Yes I hate that headline too… but I can’t work out the best way of listing three helpful things which I’m working on without it becoming a silly list headline. Live with it.
The year data became grown up
If you aren’t working with competent amounts of data insights and analytics yet, this is your year to get going and to go deep-dive.
For the beginners – the new Google Analytics GA 4 is a level above earlier versions. Get it installed (new header code on your website) and find a competent expert to guide you though its features. Well worth while.
After that, update dashboards, check the CRM integrations and get a whole lot smarter in your tracking.
Single customer view got easier
Nobody has got this wholly right, easy or fully connected (if you have you are probably a micro-organisation or a startup). Enter the Customer Data Platform. This is the software you need to bridge above (think umbrella) over all your data silos so that you can move towards customer nirvana.
I’m not being totally rose-tinted-glasses on this – there are serious players who can help build the plumbing which will help you understand and integrate customer data. Go learn about CDP.
Behavioural economics for marketers
If you haven’t heard about “nudges” you need to get on board fast. The new-ish science of behavioural economics is all about how we can get people to do things. A nudge is a way of changing behaviour – like leaving your gym kit by the bed at night as a way to encourage you to do a workout in the morning. Marketers love this.
And the smart folks at Ogilvy UK hosted a whole day event – Nudgestock – to talk about and showcase a lot of real case studies of effective marketing action based on behavioural economics. They called it
a full day of top quality BS (*Behavioural Science) from around the world
I am about to “Go Live” with my website and Facebook pages. I am a sole trader, working with teams to challenge the way they operate / lead. In the past, my business was gained by reputation and word of mouth. Now that I am on my own, I believe it is time to have more of an online presence as some of my market will be completing online courses. What is your recommendation for the frequency of writing blogs and posting to Facebook or LinkedIn? Also, should that be to market or to educate my followers?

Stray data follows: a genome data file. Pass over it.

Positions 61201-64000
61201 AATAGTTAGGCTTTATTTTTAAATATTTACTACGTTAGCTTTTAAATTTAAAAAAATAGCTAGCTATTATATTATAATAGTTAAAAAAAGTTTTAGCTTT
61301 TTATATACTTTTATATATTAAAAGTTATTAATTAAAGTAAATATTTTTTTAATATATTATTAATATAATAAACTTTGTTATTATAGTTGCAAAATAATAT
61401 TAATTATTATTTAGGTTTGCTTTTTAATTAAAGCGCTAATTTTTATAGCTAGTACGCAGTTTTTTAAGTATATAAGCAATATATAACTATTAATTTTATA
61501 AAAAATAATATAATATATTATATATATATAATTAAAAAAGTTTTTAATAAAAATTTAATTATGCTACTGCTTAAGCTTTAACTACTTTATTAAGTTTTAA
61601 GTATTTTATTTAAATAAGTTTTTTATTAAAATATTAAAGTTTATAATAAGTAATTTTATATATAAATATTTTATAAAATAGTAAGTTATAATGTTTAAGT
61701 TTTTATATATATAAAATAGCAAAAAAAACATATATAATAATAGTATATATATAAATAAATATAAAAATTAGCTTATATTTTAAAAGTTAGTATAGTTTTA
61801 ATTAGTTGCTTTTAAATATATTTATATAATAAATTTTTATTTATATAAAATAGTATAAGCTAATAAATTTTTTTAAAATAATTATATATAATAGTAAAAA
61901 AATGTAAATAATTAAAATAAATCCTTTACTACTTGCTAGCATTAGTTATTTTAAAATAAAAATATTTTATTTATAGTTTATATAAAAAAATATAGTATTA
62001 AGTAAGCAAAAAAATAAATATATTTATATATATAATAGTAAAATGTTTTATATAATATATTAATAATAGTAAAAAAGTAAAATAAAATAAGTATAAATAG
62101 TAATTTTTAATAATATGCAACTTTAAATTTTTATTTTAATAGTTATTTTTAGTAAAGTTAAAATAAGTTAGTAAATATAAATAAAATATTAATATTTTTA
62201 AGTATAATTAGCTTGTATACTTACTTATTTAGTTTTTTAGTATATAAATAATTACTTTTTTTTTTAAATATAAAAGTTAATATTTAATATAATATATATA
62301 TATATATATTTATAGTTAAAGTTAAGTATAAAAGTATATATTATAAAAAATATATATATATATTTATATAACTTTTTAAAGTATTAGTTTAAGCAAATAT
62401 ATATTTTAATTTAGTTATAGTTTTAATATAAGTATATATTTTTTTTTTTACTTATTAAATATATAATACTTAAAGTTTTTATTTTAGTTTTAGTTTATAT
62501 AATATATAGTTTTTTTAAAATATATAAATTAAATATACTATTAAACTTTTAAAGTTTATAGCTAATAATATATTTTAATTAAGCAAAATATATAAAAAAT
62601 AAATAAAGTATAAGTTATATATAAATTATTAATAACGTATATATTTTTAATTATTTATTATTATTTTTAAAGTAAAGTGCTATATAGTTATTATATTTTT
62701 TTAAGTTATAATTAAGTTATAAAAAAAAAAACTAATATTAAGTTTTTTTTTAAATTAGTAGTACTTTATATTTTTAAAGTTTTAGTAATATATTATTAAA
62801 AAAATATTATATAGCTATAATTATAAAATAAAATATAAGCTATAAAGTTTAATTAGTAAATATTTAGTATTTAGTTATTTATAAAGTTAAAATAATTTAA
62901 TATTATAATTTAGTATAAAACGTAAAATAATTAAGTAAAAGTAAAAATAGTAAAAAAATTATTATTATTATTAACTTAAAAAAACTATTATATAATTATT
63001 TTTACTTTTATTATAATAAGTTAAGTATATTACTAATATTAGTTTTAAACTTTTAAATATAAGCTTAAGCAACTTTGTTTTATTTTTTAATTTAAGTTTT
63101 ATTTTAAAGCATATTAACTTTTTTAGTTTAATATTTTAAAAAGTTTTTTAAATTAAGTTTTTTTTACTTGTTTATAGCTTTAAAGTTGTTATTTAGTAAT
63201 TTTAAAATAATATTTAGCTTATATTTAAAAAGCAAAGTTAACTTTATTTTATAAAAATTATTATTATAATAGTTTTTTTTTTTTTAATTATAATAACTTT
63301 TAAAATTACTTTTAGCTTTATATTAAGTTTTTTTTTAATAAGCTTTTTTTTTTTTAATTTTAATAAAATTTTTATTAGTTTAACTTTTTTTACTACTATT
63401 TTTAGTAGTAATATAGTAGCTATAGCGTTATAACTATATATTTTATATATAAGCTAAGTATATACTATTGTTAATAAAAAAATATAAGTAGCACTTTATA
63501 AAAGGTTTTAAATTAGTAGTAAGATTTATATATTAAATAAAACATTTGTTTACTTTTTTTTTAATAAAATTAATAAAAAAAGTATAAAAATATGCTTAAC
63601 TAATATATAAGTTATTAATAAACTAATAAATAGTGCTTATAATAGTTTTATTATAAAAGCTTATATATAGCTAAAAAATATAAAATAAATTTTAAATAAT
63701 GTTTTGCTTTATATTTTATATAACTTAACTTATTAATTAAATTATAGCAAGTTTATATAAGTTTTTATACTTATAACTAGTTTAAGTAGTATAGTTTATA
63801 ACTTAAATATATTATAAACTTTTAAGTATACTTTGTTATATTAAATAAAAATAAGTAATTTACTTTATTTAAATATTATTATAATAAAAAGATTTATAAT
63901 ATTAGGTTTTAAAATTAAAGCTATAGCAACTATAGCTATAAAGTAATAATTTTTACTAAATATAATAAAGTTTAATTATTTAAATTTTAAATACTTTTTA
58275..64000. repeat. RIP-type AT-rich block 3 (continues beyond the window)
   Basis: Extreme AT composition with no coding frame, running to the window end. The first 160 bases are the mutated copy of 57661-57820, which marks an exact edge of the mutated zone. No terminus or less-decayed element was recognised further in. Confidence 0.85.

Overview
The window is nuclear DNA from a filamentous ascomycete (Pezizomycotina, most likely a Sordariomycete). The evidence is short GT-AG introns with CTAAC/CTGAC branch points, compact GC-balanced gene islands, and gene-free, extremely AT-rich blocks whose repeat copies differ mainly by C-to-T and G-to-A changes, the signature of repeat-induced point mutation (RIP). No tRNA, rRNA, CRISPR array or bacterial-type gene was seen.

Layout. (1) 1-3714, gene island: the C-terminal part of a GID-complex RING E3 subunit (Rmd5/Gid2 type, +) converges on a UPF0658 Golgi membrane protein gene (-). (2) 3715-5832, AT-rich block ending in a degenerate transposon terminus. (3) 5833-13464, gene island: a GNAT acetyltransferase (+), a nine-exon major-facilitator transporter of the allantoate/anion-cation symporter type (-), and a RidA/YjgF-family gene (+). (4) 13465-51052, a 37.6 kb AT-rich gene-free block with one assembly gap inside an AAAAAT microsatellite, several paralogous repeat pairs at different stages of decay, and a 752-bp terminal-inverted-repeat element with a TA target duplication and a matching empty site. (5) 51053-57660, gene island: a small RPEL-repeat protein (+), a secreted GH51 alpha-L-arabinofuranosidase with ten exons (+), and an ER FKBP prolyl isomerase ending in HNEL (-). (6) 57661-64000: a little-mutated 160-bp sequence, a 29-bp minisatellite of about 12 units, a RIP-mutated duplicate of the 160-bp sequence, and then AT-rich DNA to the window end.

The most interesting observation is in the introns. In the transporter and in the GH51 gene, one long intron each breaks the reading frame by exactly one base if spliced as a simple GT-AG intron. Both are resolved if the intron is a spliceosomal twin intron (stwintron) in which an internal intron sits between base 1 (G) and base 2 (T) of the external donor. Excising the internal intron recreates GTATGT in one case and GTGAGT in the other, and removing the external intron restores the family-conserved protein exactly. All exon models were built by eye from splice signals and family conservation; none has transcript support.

Word of Mouth marketing
There are many, many businesses whose main marketing activity is recommendation and referral.
This is done with no prompting from the business – it’s passive and costs nothing (expect having a good reputation).
But this is a really limiting marketing method. Any WOM marketing should be proactive and driven by the business – the unprompted referral is the “cherry” on top – an added bonus not a core tactic for a marketer. It’s a vulnerable marketing tool because it’s not within the control of the business.
Starting to move to online marketing is challenging and the questioner is on the right lines with a website and some social media presence. BUT that is not sufficient to ensure success.
Key to digital marketing success requires you first to think carefully about strategy with regard to your audience.
How can you serve them?
What will they buy from you (now and in the future)
How can you create a personal, scalable business that doesn’t just trade hours for dollars?
A couple of specific bits of advice while you plan your content strategy.
Understand the needs of your customer
Don’t give everything away for free
Productise your services so they can be sold en masse [build up to this over time]
Add on support products / services which serve the industry and underpin your area of expertise
This may sound complex – but it’s important to have a long term strategy of where you want to go with your freelance business before you get down into the detail of what to publish on Facebook this week.
Their podcast is called 7 Figure Small. This podcast and advisory course (paid) is built for people like you. Solo entrepreneurs who want to build a profitable business while remaining a small enterprise sold mainly online.
It defines what a personal enterprise is, outlines the forces converging to make now the right time to get started, and describes what your revenue and audience building mindsets should be to get you started off in a way that can you support you now and scale later.
https://creativeagencysecrets.com/wp-content/uploads/2021/04/brandy-kennedy-BkwzVF6mHdc-unsplash-scaled.jpg17072560Rebecca Caroehttps://creativeagencysecrets.com/wp-content/uploads/2014/04/CAS_Logo_1line_RGB.jpgRebecca Caroe2021-04-08 10:48:262021-04-08 10:48:26Moving from word of mouth to digital marketing
Phone calls are among the communication channel that businesses use to connect with their customers, business partners, vendors, and prospects. More often, phones are used to make outbound calls with a view of generating leads for the business. Call agents make calls to promising leads to encourage them to purchase an item or subscribe to a service.
Some of the other reasons why businesses make outbound calls are: to boost brand awareness, check-in with customers, follow-up on recent purchases, or set appoints.